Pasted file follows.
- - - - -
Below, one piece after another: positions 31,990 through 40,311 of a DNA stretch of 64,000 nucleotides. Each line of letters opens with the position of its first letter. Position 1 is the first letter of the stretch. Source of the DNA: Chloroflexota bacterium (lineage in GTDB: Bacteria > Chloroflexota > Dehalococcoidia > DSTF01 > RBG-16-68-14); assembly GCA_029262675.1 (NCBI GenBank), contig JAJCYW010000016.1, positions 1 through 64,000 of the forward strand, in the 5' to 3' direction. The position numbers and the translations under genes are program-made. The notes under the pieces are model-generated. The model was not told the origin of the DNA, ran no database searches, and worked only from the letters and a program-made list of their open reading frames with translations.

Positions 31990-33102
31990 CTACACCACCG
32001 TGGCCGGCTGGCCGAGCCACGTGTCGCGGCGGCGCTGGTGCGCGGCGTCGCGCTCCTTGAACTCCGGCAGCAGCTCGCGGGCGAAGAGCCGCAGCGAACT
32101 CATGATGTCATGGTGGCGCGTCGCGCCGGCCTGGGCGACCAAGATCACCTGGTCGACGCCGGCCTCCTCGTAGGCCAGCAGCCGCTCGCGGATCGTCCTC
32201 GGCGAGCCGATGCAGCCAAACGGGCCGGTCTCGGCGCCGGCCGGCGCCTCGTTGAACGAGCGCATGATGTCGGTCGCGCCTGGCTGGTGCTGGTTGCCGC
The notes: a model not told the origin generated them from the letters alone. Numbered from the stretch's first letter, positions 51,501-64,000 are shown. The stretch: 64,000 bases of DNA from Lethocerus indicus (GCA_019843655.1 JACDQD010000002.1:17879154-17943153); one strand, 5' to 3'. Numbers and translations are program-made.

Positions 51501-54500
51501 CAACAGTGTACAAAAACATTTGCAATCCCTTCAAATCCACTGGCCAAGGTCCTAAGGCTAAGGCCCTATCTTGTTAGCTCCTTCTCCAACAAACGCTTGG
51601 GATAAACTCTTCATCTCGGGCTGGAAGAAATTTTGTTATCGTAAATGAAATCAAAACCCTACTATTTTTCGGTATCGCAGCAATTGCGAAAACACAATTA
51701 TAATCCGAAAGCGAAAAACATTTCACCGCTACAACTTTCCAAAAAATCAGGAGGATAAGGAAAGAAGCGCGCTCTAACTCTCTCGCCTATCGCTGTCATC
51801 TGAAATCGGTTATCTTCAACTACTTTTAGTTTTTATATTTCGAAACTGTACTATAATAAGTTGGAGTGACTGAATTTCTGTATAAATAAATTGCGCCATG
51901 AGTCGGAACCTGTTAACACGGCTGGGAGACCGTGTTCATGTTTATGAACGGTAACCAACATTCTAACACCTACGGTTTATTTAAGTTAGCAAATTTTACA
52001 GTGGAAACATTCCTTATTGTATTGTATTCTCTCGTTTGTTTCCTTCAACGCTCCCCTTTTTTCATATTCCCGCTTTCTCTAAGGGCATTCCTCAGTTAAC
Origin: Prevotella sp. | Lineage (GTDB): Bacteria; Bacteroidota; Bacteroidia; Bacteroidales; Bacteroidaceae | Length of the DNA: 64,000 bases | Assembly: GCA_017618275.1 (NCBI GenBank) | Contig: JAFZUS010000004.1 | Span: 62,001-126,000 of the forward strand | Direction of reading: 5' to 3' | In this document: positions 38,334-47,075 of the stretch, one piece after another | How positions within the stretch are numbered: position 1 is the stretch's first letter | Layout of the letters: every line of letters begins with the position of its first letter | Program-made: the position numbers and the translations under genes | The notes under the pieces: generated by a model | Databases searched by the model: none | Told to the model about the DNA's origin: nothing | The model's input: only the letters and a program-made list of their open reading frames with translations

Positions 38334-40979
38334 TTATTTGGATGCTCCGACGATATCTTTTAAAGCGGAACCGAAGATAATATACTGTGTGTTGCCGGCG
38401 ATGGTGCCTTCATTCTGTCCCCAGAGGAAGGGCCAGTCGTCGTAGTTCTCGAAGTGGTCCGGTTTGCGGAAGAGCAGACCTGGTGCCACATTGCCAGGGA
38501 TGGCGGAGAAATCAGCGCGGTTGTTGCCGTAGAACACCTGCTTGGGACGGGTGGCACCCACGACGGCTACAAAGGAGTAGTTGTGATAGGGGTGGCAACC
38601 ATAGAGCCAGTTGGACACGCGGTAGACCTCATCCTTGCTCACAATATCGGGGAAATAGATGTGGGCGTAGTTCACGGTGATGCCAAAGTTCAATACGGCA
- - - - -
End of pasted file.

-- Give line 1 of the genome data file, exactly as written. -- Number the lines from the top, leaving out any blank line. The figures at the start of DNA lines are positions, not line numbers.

Below, one piece after another: positions 31,990 through 40,311 of a DNA stretch of 64,000 nucleotides. Each line of letters opens with the position of its first letter. Position 1 is the first letter of the stretch. Source of the DNA: Chloroflexota bacterium (lineage in GTDB: Bacteria > Chloroflexota > Dehalococcoidia > DSTF01 > RBG-16-68-14); assembly GCA_029262675.1 (NCBI GenBank), contig JAJCYW010000016.1, positions 1 through 64,000 of the forward strand, in the 5' to 3' direction. The position numbers and the translations under genes are program-made. The notes under the pieces are model-generated. The model was not told the origin of the DNA, ran no database searches, and worked only from the letters and a program-made list of their open reading frames with translations.